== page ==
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Is it possible to mount vdi like for example iso? Or open it with some archive program? If yes, how?

edit: My vdi is dynamically expanding storage and i have snapshots too.

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Is this the subset of a larger problem? Are you trying to access data for a VM you don't want to start for some reason? If it is running and you to access the data, some sort of file sharing from the VM is probably the best solution. –  Kyle Brandt Aug 9 '09 at 14:57
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3 Answers

Tool for fixed size Disk Drives:
It can be done with static vdi images (Fixed Size, not dynamically expanding). It is a matter of finding the offset in the image where the partition starts.

Here is page that has a shell script that automates the process for you.

If Dynamic:
Method 1
If you are using a dynamically size image, convert it to a fixed size image (make sure you have the HD space) and then use the above tool (reference):

vditool COPYDD myDynamicDisk.vdi static_dump.vdi

Method 2
Reading up it seems vditool is no longer included. A simple way to create the partition image would be to use gparted iso as a boot disc inside of the Virtualbox VM to create the image of the partition to a location on your network, and then mount that image.

Fuse Module:
There is also a fuse file system for this called vdimount that does this, but I am not sure how well it works.

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what do you mean by static in this case? –  Phil Aug 9 '09 at 13:21
    
Oh. It's dynamically expanding storage. –  Phil Aug 9 '09 at 14:10
    
Thinking out loud here... would it be possible to create a FUSE filesystem that is VDI aware for read blocks in the dynamically sized disk and then maps the calls to the native filesystem? Once the block structure of the disk image has been attained, it's a matter of reading native FS blocks/data. –  EmmEff Aug 9 '09 at 14:44
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EmmEff: Someone tried to write fuse module / driver (don't know the term), not sure of its status: forums.virtualbox.org/viewtopic.php?p=59679#59679 –  Kyle Brandt Aug 9 '09 at 14:50
    
Looks like that would be the ultimate long-term solution, although it appears to need some work. –  EmmEff Aug 9 '09 at 14:53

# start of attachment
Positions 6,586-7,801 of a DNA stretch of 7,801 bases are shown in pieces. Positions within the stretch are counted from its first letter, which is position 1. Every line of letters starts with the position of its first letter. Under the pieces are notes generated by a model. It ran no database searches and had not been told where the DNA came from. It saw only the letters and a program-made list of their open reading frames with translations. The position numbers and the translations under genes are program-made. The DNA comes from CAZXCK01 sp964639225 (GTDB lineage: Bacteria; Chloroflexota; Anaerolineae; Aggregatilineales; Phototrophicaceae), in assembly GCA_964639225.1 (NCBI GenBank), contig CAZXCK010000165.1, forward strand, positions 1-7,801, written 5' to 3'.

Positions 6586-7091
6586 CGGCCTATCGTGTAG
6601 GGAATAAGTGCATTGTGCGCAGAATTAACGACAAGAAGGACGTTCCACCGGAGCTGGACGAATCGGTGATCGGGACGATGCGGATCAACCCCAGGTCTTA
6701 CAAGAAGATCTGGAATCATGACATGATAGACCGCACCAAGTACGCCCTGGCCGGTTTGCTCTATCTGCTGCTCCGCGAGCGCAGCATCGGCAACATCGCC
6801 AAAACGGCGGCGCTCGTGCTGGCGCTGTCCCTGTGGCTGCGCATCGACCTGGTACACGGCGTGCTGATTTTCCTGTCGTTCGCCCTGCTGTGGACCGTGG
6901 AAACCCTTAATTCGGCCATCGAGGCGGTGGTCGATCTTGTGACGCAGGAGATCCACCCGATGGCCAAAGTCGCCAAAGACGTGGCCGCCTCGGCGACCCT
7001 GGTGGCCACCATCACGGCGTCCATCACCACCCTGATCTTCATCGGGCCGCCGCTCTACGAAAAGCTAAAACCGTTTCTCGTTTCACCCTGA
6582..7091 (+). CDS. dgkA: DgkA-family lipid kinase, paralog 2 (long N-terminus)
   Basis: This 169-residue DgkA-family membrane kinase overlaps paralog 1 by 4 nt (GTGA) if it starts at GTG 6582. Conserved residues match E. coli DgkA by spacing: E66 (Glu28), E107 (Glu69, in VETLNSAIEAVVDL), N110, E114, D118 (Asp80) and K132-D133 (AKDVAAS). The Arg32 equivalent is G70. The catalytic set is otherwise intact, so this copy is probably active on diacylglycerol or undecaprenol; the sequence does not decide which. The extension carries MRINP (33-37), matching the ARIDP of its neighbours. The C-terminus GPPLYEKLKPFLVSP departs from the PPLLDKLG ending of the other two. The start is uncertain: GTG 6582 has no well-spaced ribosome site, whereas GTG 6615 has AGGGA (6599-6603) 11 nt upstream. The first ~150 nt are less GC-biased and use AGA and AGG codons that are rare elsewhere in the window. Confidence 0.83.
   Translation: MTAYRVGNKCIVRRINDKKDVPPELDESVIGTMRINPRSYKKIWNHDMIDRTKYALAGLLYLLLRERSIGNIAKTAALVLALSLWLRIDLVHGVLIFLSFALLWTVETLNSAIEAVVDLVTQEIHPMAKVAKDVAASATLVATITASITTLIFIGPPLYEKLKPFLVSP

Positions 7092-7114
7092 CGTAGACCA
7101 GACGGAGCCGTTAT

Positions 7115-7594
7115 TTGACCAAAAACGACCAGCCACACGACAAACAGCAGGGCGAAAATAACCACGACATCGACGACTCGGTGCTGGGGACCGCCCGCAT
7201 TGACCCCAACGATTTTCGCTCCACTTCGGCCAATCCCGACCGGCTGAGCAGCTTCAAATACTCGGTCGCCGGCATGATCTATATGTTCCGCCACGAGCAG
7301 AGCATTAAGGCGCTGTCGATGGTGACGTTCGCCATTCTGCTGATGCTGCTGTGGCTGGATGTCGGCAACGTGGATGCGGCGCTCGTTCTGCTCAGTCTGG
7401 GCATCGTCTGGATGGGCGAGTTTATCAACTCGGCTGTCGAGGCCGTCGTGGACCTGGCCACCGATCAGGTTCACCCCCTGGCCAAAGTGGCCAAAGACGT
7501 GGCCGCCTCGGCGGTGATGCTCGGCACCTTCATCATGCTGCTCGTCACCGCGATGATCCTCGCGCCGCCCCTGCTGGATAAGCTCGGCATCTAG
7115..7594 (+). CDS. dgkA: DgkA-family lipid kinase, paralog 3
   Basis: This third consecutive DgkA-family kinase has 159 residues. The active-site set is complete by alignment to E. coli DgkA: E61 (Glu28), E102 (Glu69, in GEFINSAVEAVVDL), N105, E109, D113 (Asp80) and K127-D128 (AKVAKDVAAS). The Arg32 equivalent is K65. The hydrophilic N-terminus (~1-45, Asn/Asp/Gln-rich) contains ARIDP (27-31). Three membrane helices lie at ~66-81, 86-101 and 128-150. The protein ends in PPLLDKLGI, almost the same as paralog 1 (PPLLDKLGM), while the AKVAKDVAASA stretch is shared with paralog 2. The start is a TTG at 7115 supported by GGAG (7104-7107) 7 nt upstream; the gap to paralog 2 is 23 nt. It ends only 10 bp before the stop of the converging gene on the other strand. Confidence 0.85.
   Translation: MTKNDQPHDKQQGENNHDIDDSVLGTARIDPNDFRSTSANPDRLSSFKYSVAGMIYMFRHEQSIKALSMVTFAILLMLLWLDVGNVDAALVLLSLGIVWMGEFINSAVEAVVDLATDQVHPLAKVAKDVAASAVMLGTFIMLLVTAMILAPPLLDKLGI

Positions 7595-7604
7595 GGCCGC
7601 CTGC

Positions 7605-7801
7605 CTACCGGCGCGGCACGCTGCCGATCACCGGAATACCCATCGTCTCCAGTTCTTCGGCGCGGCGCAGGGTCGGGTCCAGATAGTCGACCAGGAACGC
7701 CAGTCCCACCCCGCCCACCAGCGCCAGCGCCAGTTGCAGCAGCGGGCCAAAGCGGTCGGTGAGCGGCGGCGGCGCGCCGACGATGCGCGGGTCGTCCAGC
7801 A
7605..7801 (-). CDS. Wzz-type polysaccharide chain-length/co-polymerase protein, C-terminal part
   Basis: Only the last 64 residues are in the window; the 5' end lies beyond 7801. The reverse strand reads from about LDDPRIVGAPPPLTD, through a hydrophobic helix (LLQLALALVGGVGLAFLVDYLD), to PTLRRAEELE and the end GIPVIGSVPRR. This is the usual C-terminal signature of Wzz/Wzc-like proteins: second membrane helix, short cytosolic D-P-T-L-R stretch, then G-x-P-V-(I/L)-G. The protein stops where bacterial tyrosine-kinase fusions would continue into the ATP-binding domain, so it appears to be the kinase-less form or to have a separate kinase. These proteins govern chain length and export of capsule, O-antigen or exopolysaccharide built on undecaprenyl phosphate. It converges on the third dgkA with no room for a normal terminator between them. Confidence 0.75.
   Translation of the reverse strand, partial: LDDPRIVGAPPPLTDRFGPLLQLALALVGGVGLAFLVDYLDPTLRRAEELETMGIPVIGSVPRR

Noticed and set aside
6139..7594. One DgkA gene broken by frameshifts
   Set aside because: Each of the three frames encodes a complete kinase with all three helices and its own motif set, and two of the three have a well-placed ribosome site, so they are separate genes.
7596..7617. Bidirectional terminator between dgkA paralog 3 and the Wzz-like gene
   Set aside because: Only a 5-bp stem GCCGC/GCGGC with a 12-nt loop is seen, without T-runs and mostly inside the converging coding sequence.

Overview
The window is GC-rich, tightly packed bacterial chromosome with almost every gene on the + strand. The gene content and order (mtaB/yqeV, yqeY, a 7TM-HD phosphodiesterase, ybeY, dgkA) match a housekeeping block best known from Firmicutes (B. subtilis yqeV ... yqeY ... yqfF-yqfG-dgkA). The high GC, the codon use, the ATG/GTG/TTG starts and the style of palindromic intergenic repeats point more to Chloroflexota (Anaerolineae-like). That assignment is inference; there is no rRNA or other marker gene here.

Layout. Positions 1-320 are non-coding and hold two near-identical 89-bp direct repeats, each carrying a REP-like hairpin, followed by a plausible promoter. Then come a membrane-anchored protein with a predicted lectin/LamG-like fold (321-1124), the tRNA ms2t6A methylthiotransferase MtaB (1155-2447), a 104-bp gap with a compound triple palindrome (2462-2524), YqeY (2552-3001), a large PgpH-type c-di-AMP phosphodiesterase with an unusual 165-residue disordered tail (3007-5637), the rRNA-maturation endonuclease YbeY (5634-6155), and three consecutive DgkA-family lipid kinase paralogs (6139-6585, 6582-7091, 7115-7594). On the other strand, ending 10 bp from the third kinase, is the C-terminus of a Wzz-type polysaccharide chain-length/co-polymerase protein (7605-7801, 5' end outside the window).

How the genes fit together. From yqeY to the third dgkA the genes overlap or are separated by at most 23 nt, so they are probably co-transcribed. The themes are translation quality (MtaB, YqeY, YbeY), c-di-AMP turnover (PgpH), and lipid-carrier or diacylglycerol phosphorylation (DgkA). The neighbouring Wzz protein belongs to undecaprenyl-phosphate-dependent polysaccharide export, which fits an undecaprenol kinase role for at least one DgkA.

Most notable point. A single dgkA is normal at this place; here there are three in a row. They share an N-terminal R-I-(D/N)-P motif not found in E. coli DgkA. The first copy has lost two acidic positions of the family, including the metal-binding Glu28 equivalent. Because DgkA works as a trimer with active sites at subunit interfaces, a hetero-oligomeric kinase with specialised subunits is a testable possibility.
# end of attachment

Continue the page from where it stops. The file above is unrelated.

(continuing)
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For both fixed and dynamic-sized images:

On Linux you can use qemu-nbd. On Debian it's in the qemu-tools package. It's likely in a similar package for other distros. It will let you mount any disk image recognised by qemu, which includes VDI.

Install it, modprobe nbd to make sure it's loaded, then do a qemu-nbd -c /dev/nbd0 <vdi-file> to make it available. It will show up as /dev/nbd0p? for each of the partitions in the image unless told to do otherwise. See the man page for further details.

When finished, a qemu-nbd -d /dev/nbd0 will detach it.

Be sure you don't have it attached in multiple places at once! This WILL cause problems!

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If we knew why you wanted this you might get better answers. Is virtualbox no longer working? Are you trying to get faster transfers to the virtual?

Simplest method for dynamic + snapshots without "running" the virtual is to boot the virtual to a livecd iso image. Then you can use sshfs, smbfs, nfs, etc. to mount the running virtual machine's drive(s) on the host.

If static and no snapshots you could also leave the disk in vmware format (virtualbox supports it) and mount using vmware's vmmount.pl.

If transfer speed is the issue make sure your host and virtuals are in the host's and virtual's host files or have name resolution through another method. (DNS, etc.)

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